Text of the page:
The early 1950s marked the beginning of a period of expansion for the town and its immediate surroundings as small manufacturing plants brought new jobs to the area and Manassas became a bedroom community for metropolitan Washington. The proximity of air, rail, major roadways, and local colleges have been key considerations as high-tech companies like Micron have located in the city and its population has grown to 42,000.
The newly expanded and renovated Manassas Museum features local history from Native American settlements to the city’s beginnings and its diverse population. Enjoy multi-media and hands-on experiences, tours and programs.
Liberia House, a two-story Federal-style brick residence, was built in 1825 by William J. Weir on land inherited by his wife, Harriet Mitchell. At the start of the Civil War, the Weir family had a prosperous 2,000-acre plantation thanks to the labor of nearly 90 enslaved people. In 1861, when Confederate General Pierre Gustave Toutant Beauregard made his headquarters here, Confederate President Jefferson Davis was said to have visited the house during the First Battle of Manassas. In 1862, President Abraham Lincoln visited Union General Irvin McDowell at his Liberia headquarters after the General had been injured.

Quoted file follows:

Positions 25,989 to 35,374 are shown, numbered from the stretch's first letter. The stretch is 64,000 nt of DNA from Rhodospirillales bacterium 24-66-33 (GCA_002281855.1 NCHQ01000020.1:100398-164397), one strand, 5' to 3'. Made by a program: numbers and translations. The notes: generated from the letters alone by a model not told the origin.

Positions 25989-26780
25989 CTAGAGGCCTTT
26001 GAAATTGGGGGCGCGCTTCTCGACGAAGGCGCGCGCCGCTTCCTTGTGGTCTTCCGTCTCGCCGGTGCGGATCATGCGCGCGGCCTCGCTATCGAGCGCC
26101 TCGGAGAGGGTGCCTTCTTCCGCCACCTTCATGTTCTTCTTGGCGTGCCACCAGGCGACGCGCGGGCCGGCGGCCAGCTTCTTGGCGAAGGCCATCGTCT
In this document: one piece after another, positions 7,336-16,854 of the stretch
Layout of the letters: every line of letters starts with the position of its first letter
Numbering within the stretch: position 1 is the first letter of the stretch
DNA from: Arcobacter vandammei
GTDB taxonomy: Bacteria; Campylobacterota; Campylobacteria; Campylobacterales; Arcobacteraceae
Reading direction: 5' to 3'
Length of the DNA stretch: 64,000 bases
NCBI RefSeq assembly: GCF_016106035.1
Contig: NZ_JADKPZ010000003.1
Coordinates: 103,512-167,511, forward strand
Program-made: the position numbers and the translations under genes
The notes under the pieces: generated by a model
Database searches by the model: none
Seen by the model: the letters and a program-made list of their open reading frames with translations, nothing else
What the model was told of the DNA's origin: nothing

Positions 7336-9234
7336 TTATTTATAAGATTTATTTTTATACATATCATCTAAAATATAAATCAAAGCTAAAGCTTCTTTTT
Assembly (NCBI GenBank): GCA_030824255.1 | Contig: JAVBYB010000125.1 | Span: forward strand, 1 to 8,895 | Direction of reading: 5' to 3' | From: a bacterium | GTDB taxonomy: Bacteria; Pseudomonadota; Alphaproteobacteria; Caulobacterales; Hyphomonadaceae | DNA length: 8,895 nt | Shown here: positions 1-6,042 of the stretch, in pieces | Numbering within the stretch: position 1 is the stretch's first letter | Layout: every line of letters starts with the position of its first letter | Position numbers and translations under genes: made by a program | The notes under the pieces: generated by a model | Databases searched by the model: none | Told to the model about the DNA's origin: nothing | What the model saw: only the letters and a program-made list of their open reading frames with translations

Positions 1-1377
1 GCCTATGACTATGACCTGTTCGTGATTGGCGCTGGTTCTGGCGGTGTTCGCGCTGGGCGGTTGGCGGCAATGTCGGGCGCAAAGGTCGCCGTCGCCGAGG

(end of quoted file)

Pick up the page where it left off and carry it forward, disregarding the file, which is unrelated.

By the end of the Civil War, Liberia was one of the few significant structures to remain standing but the plantation never returned to its successful operation. In 1888 Robert Portner, a wealthy brewer from Alexandria, Virginia, bought the property and developed it as a successful dairy farm. The Breeden family acquired the property in 1947 and donated the property to the city in 1986. Today, Liberia is an educational, cultural, and recreational resource for the Manassas community and its visitors and its grounds are open every day.